PARKER, Sir Nicholas (1547-1620), of Ratton and Willingdon, Suss.
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Family and Education
b. 1547, 1st s. of Thomas Parker† and bro. of John II. m. (1) c. Jan. 1573, Jane (d.1557), da. of Sir William Courtenay† of Powderham, Devon, wid. of Francis Browne, bro. of Anthony Browne†, 1st Visct. Montagu, s.p.; (2) Elizabeth, da. of John Baker† of London, sis. of Richard Baker, s.p.; (3) Katherine, da. of Sir John Temple (d.1603), of Stowe, Bucks., 6s. 2da.; (?4) Avis, wid. of one Erisey, ?s.p. suc. fa. 1580. Kntd. 1591.1
J.p. Suss. from 1580, sheriff 1586-7, 1593-4, dep. lt. 1587, commr. recusancy July 1592.2
Parker was a cousin of Robert Sackville, his fellow knight of the shire in 1597. He was named to a Commons committee on 16 Nov. 1597 dealing with forestallers, regrators and engrossers. His position as knight for Sussex entitled him to attend committees concerning enclosures (5 Nov.), the poor law (5, 22 Nov.), armour and weapons (8 Nov.), penal laws (8 Nov.), monopolies (10 Nov.), the subsidy (15 Nov.), land reclamation (3 Dec.) and the repair of the Queen’s highways (27 Jan. 1598). Though presumably conforming to the Elizabethan church, he had Catholic relations, and in 1583 was described as ‘suspect or weak, and follows only those noblemen who are dangerous in the county’. Three years later, when he was sheriff, his mother-in-law, a recusant, was living with him at Lewes. However, he had already demonstrated his loyalty in 1584 when he arrested and sent to Walsingham a recusant fleeing to France, and in 1592 he was appointed a recusancy commissioner. Parker was more prominent in the military affairs than in the civil government of Sussex. He became a deputy lieutenant in 1587 and was knighted by Lord Admiral Howard, at Cowdray, Viscount Montagu’s mansion. In 1596 he provided 100 Sussex men for Cadiz, and the following May raised 400 for an expedition to be led by the lord admiral and Lord Buckhurst. In October 1597 it was planned that he should take charge of the defence of Sussex in the event of an invasions.3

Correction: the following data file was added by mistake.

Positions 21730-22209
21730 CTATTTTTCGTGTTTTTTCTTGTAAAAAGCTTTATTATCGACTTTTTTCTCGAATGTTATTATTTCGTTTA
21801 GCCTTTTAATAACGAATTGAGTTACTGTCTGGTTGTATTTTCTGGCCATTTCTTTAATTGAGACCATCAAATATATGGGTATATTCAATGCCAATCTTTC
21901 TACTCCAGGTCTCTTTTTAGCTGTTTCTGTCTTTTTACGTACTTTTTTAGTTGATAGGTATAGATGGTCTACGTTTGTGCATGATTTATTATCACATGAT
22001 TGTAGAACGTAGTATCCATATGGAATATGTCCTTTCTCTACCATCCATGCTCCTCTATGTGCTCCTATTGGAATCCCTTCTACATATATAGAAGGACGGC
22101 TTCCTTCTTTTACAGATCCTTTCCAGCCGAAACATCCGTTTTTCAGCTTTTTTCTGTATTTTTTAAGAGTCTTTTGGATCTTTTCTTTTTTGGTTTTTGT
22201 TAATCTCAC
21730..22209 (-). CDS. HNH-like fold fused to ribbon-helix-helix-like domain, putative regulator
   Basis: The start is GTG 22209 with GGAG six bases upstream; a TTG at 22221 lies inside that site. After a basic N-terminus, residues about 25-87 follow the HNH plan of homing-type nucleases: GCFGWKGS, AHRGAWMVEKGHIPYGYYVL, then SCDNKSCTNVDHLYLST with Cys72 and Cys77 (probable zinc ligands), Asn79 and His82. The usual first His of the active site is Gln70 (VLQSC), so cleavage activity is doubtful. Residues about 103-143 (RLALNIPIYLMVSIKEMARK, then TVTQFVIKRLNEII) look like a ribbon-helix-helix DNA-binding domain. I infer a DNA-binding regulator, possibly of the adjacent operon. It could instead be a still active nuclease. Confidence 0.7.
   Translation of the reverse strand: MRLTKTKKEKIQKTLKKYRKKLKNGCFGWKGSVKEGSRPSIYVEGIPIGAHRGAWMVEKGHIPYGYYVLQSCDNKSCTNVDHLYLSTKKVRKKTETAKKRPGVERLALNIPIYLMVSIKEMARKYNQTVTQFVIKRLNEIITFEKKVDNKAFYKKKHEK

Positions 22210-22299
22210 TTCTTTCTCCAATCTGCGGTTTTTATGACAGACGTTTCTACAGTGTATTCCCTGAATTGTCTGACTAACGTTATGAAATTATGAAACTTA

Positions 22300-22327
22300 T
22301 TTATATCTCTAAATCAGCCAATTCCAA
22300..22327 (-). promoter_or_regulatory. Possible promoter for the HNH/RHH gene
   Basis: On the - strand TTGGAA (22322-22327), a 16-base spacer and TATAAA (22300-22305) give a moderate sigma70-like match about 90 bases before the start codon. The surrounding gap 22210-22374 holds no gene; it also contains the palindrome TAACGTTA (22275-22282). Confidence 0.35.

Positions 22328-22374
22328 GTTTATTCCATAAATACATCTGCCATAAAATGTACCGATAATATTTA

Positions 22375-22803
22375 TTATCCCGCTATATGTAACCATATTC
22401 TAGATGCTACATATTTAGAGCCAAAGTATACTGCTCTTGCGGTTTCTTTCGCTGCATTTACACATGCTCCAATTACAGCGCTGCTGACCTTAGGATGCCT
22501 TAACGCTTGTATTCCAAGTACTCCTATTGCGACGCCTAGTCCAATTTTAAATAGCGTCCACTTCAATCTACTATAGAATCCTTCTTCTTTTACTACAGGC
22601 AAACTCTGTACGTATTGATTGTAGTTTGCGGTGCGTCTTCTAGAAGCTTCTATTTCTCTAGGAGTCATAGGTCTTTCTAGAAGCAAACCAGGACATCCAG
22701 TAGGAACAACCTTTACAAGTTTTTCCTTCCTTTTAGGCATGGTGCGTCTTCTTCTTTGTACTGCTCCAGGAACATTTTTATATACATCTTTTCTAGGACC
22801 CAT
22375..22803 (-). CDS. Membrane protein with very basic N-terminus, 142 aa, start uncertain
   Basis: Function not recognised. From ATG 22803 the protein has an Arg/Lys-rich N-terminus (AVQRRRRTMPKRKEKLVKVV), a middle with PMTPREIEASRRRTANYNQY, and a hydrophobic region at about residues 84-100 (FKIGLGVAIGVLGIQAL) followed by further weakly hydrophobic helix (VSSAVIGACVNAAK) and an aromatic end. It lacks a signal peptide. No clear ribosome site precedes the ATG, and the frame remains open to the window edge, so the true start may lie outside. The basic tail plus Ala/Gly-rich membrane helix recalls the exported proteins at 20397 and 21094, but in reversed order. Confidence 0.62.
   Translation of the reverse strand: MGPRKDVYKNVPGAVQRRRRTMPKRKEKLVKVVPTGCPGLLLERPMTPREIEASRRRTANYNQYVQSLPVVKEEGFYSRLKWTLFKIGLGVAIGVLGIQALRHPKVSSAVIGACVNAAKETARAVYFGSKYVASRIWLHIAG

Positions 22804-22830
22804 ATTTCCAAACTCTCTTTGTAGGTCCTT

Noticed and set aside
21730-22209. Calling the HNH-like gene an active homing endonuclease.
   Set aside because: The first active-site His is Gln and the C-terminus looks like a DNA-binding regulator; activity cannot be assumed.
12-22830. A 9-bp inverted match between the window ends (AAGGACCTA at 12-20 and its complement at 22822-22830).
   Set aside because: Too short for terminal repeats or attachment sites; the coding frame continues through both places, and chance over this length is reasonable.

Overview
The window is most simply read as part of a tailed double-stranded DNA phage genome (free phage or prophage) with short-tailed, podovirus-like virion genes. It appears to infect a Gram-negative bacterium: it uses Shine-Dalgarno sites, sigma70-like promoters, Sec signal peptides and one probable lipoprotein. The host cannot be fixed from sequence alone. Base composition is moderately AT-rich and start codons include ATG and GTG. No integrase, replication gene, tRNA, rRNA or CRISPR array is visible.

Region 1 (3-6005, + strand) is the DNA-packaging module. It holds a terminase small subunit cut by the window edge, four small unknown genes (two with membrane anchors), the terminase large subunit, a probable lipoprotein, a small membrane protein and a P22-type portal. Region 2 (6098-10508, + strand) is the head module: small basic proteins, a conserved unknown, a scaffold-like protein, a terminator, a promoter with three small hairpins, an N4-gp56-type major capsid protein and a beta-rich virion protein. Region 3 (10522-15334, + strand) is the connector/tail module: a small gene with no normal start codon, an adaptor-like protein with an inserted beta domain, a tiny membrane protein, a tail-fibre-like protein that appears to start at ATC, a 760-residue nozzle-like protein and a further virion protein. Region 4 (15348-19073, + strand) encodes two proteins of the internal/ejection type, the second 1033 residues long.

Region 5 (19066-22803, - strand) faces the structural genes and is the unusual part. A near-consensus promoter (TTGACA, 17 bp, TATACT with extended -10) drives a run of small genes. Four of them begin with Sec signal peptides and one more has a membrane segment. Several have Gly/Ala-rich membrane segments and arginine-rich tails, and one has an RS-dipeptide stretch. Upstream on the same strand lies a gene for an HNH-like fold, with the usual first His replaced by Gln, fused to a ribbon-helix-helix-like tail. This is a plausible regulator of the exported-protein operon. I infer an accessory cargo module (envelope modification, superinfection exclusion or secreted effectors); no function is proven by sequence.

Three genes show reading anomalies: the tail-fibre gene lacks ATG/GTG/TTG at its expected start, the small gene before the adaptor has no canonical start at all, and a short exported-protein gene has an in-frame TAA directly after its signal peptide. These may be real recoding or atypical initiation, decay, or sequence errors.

In October 1601 he offered his help at court to the port of Rye, which was seeking government aid to repair its decaying harbour, and he was one of the port’s commissioners for sewers in 1604. He remained a deputy lieutenant to his death, and despite his age was engaged on military duties in 1619 when he wrote to Matthew Parker, son of the archbishop, whom he styled his kinsman.4
He died 9 Mar. 1620, aged 73, and was buried in the family chapel in Willingdon church. He had made his will in 1615, appointing his wife executrix and his brother Sir John Parker overseer, but both predeceased him. He provided for his younger children, leaving estates in Eastbourne, Hailsham, Jevington and Willingdon to his eldest son Thomas, who was granted administration of the will. Thomas, who became a deputy lieutenant, supported Parliament in the civil war. Henry Parker, younger son of Sir Nicholas, was a writer and scholar.5
Ref Volumes: 1558-1603
- 1. Mousley thesis, 646-8, Vis. Suss. (Harl. Soc. liii), 22; Lond. Mar. Lic. (Harl. Soc. xxv), 55; Vis. Devon ed. Vivian, 247; Berry, Co. Genealogies, Kent , 216.
- 2. Harl. 703, ff. 49, 67; Add. 5702, f. 196.
- 3. D’Ewes, 552, 553, 555, 557, 558, 561, 567, 589; E179/190/298; Vis. Suss.; PCC 1 Dorset; SP12/165/22; Lansd. 53, ff. 164-5; CSP Dom. 1581-90, p. 192; 1595-7, p. 526; HMC Hatfield, vi. 65; vii. 206; APC, xxvii. 105.
- 4. E. Suss. RO, Rye hundreds 1599-1606, ff. 387, 388; HMC 13th Rep. IV, 131; Suss. Arch. Colls. lix. 118.
- 5. PCC 25 Soame; Suss. Arch. Colls. v. 35, 102-3; xiv. 101; xvi. 189; xl. 2, 5, 7, 22; lix. 118, 122; DNB.